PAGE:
Parachute Project - 2019

Who Will Catch Them When They Fall?, my largest work to date, will be debuted at the New Wight Gallery in Los Angeles, CA from November - December 2019. Sign up for the newsletter to receive details about the exhibition. 

Parachute 2: 26’ x 27’ | Acrylic on nylon-cotton blend cargo parachute | 3,705 footprints. One pass on this parachute contains 468 footprints (there are 7.9 layers of footprints).

In June 2018, the U.S. Department of Veterans Administration released statistics regarding the death by suicide rate for active duty military service members and veterans from 2015. The data was staggering: 1,387 active duty service members and 6,132 veterans, totaling 7,519, died by suicide in 2015.

I come from a military family: my grandfather and father served in the Army and my brother in the Marines. I have seen the interconnectedness and bond among their fellow service members, while seeing the stark disconnect from the services intended to support them. There is a deep chasm between the verbalized supports offered and the reality of attempting to access those supports; an obstacle course to get appropriate medical care, timely appointments and adequate pay after discharge. My father spent several years advocating on behalf of black and brown veterans who were not rated appropriately for their disabilities from service, which allowed them to receive higher pay than what the Veterans Affairs Department was initially willing to provide. The inadequacy or absence of mental health and overall well-being supports for military service members and veterans is blaringly reflected in the suicide rates.

With numerous politicians, companies and various entities vocalizing the importance of supporting our troops as a demonstration of patriotism, it is tragic to see the gaps in mental health and social supports for our military service members and veterans persist.


Who Will Catch Them When They Fall? engages with the weight of the lack of support for military service members and veterans by visually depicting the number of deaths by suicide via military boot footprints on two military issued parachutes. My Marine veteran brother offered me his boots from his time in service to execute the 7,519 pairs of footprints using a camouflage paint palette to demonstrate the lack of visibility of service members and veterans with mental health issues who are shrouded under the cloak of patriotism and honor, yet beleaguered with the traumatic impacts of service. The scale of the parachutes is intended to be as overwhelming as the 7,519 deaths by suicide. Parachutes are universally understood as the final rescue option for those in distress or the last-ditch effort to save yourself if it’s available to you. With this installation, I am asking, “Who Will Catch Them When They Fall?”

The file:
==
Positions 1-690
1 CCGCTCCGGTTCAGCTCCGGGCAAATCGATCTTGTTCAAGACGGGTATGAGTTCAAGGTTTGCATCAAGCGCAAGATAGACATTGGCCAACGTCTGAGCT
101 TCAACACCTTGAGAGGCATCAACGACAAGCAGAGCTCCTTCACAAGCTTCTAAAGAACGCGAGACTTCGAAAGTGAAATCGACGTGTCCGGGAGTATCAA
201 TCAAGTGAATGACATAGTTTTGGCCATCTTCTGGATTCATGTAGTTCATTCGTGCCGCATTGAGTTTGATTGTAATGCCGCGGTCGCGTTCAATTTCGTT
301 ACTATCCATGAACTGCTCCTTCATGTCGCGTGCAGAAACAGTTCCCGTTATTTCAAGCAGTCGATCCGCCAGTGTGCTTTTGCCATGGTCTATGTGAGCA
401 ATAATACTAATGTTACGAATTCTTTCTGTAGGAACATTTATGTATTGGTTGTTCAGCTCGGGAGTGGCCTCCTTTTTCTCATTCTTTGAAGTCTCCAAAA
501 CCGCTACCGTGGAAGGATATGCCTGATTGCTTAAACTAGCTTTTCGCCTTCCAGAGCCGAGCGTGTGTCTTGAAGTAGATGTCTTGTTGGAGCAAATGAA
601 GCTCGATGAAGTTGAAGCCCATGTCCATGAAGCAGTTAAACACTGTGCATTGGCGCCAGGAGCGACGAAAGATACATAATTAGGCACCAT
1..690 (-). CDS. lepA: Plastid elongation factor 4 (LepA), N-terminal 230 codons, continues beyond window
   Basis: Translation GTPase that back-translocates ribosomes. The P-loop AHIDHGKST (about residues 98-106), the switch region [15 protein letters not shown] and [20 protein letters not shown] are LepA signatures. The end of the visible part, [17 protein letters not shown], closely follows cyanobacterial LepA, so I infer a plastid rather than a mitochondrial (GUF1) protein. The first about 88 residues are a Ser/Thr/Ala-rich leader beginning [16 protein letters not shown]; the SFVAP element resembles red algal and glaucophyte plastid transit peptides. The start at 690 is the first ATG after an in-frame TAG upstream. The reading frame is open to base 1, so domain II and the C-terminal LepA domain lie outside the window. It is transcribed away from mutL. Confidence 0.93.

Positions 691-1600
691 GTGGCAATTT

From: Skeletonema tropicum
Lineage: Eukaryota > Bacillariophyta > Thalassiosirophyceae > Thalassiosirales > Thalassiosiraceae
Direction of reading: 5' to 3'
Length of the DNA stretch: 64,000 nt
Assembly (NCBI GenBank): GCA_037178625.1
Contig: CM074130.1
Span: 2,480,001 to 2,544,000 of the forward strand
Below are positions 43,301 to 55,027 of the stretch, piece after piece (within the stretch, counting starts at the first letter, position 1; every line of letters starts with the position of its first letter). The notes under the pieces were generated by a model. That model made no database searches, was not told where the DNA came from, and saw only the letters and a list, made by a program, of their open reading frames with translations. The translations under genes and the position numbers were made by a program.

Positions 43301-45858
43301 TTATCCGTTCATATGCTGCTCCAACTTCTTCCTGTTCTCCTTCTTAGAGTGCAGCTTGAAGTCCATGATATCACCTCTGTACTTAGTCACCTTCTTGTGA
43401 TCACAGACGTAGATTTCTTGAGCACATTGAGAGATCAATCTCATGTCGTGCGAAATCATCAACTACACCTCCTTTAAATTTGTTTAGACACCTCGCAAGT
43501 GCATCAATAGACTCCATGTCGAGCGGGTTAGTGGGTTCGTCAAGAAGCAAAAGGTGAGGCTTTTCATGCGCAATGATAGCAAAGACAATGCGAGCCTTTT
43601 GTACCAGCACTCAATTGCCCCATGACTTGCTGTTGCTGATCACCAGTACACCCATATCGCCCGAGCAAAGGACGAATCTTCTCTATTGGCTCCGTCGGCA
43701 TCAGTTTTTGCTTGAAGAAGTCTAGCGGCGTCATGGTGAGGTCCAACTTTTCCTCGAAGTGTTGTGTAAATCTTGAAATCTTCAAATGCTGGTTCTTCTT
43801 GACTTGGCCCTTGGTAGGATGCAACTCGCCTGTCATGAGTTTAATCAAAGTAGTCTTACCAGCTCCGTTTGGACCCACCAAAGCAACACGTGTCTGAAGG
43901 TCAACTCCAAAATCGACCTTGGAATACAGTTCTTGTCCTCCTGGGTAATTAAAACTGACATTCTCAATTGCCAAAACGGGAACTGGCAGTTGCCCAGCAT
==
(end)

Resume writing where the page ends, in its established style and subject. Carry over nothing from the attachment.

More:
Parachute 1: 30’ diameter | Acrylic on nylon blend cargo parachute | 3,814 footprints | Inner Rings (L) Outer Rings (R). One pass contains 1,032 pairs of footprints (there are 3.6 layers of footprints).

Parachute 1: 30’ diameter | Acrylic on nylon blend cargo parachute | 3,814 footprints | Inner Rings (L) Outer Rings (R). One pass contains 1,032 pairs of footprints (there are 3.6 layers of footprints).

Suicide is preventable. If you are a Veteran in crisis — or you’re concerned about one — free, confidential support is available 24/7. Call the Veterans Crisis Line at 1-800-273-8255 and Press 1.

Reference: 

Active Duty: 3.8/day x 365 = 1,387

Veterans: 16.8/day x 365 = 6,132

Total: 20.6/day x 365 = 7,519

Copyright © 2005-2019 CHANTAL BARLOW. UNCONVENTIONAL APOLOGY PROJECT. PARACHUTE PROJECT. All rights reserved.

 

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